The indisputable highlight of an otherwise forgettable weekend for the St. Louis Cardinals was the Friday night ceremony to retire Tony La Russa’s number 10.
There is a reason the National Baseball Hall of Fame and other comparable career-honoring entities have a five-year waiting period before individuals can be considered for inclusion. That allows ample time for reflection and avoids the risk of emotional decisions that are later regretted. Of course, number retirement decisions are solely under team ownership control.
In an editorial this weekend, writer and friend Rob Rains reminded readers of the Ken Boyer case. The former team captain with the undistinguished and short managerial record passed away at the too-young age of 51 in 1982. The club moved swiftly to retire the Missouri native’s number 14, a decision that does not feel like it is standing the test of time.
In my view, that was the worst of both worlds, a quick move that was not clearly warranted, done after the individual had already passed away.
In La Russa’s case, there seems no doubt that his Cardinals legacy will remain strong. Perhaps holding the ceremony just one month into the next season following his retirement was considered a way to gain closure from a long, but sometimes complicated relationship.
La Russa’s on-field successes with St. Louis were many. Even so, there seemed no willingness on either side to continue the partnership in the front-office role that La Russa appears to be seeking for his post-managerial employment.
Other than a recent scare with shingles, La Russa seems healthy and strong. Yet he is now 67 years of age and says his managing days are done. Perhaps holding this celebration when it could be fully enjoyed by all was the right thing to do.
I was set to leave it at that… until I read and fully considered the ramifications of the close of Rains’ article.
The writer calls for a companion move to La Russa’s number retirement, specifically to:
“… put “Pujols 5” next to him in the not-too-distant future.”
I see and understand how and why some rail at the negative backlash directed toward Albert Pujols in recent months over his departure from St. Louis and his early struggles with the Angels. I find heaping portions of the criticism distasteful and uncalled for.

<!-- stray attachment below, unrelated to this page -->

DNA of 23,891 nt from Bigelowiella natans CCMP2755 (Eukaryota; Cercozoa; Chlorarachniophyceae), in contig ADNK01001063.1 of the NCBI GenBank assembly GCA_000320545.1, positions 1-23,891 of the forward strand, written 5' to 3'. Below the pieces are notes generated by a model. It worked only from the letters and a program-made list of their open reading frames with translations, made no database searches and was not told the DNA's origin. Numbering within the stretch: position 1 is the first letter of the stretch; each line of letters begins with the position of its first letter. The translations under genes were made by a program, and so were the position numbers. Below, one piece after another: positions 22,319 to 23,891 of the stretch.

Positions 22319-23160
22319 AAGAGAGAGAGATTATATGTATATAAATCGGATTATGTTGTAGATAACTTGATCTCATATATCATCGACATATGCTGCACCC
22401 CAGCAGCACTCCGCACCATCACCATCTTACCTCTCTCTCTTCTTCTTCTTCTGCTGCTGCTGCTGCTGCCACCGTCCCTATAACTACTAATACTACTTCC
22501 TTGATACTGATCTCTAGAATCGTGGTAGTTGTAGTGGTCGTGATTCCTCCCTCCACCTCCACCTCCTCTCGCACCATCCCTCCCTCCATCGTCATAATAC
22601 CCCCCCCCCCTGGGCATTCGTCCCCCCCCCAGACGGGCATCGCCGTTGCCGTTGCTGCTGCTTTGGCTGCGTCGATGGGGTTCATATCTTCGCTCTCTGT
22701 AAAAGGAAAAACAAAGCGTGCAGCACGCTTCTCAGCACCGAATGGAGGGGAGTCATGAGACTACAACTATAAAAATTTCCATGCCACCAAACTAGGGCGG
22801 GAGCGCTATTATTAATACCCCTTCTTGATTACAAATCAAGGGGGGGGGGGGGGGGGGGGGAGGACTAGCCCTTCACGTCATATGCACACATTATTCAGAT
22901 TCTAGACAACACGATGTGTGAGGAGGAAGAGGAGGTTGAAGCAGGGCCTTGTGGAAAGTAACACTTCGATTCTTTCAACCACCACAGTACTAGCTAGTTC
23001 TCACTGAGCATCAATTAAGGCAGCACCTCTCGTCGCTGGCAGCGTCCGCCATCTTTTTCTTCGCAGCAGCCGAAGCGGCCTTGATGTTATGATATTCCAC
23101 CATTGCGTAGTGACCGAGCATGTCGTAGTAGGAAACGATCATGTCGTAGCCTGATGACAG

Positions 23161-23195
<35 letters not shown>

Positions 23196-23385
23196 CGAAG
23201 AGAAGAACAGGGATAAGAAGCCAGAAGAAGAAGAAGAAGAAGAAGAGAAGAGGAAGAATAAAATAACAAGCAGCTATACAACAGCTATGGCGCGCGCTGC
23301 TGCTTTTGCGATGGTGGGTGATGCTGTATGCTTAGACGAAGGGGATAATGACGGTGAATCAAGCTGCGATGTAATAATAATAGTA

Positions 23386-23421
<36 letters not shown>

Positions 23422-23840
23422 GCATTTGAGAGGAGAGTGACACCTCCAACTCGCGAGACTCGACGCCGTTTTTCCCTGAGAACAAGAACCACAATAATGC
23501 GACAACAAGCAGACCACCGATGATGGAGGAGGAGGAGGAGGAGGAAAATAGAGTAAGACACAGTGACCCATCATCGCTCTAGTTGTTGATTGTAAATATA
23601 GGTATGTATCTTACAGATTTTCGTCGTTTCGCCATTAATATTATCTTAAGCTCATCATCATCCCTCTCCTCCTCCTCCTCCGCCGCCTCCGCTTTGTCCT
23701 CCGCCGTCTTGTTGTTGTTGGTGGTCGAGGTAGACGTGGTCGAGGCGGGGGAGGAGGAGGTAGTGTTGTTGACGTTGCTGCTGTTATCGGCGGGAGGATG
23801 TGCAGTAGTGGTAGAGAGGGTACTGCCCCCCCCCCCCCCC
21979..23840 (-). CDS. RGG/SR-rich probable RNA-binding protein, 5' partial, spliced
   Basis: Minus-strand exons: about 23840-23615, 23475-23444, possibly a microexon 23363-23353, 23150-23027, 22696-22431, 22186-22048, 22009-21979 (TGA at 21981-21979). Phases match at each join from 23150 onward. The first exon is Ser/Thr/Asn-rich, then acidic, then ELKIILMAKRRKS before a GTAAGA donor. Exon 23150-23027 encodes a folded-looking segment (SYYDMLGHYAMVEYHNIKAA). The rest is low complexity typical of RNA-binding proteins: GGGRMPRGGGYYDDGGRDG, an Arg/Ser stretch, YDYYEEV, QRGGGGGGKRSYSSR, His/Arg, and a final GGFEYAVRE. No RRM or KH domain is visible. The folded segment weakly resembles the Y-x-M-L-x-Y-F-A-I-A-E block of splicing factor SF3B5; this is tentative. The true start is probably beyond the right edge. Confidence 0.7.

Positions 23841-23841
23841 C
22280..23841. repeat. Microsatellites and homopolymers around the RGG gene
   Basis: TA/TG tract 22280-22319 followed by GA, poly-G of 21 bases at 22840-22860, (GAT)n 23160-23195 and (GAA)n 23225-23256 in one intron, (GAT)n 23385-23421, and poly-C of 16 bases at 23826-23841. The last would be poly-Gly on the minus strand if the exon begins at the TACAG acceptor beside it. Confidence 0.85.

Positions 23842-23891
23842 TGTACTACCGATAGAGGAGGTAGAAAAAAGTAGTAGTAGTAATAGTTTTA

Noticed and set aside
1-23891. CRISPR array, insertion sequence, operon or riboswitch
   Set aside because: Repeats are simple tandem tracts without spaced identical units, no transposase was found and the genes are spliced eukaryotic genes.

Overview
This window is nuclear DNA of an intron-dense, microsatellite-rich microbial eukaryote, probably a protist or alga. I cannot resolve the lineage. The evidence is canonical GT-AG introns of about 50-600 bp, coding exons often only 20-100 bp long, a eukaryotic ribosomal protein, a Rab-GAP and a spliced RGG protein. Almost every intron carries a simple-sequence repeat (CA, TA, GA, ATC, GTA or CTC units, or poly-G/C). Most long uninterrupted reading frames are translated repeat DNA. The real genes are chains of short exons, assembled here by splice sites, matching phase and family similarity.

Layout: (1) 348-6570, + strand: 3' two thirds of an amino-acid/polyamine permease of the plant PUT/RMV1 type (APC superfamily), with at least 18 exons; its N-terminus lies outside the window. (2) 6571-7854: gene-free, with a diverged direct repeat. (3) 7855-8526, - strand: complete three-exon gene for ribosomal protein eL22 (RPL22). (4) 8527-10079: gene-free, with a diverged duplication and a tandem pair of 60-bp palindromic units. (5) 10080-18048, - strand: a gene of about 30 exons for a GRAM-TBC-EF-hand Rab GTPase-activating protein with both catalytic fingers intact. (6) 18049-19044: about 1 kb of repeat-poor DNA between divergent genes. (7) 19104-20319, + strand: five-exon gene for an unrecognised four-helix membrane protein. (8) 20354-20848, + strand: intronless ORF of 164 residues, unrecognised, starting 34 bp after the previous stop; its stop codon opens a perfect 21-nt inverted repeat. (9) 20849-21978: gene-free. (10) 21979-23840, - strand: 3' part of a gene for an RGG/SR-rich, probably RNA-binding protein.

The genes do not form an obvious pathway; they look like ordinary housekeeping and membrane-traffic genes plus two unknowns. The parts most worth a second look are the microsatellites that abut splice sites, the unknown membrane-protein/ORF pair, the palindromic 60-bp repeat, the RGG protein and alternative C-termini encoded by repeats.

Further, there is no doubt that the Cardinals legacies of the manager and the man he calls “the best player I’ve ever managed” are forever intertwined.
On the other hand, even thinking about retiring Pujols’ number at this point – midway through his time as an active player – seems an over-reactionary swing in the opposite direction from the current negativism. It could be just as out-of-place as the Boyer decision we both seriously question, albeit for different reasons.
In his defense, Rob does not define “not-too-distant,” which puts this in a gray area. Still, I don’t agree, no matter how liberally one interprets the term. My view of the right time for such a discussion is five years after Pujols retires, same as his Hall of Fame qualification.
Assuming the first baseman fulfills his current contract, the date would be no sooner than following the 2026 season. Many, many years should still remain to look back and celebrate Pujols’ many accomplishments while wearing the Cardinals uniform. He would still be in his mid 40’s and only part-way through his Angels personal services contract.
In my book, a minimum of 15 years into the future is clearly “distant”, not “not-too-distant,” a very important differentiation. To help emphasize 15 years in Albert Pujols context, consider this. 15 years ago, Pujols was just 17 years of age, playing high school ball in the Kansas City area.
Over the next decade and a half, Pujols and the Cardinals will be in direct conflict, each trying to win the World Series. It certainly isn’t inconceivable to envision them meeting on the field over the ultimate prize at some point in the upcoming years.
In conclusion, there seemed good reasons for a rapid closure of the La Russa era, but there should be no comparable sense of urgency to make such move to honor Pujols.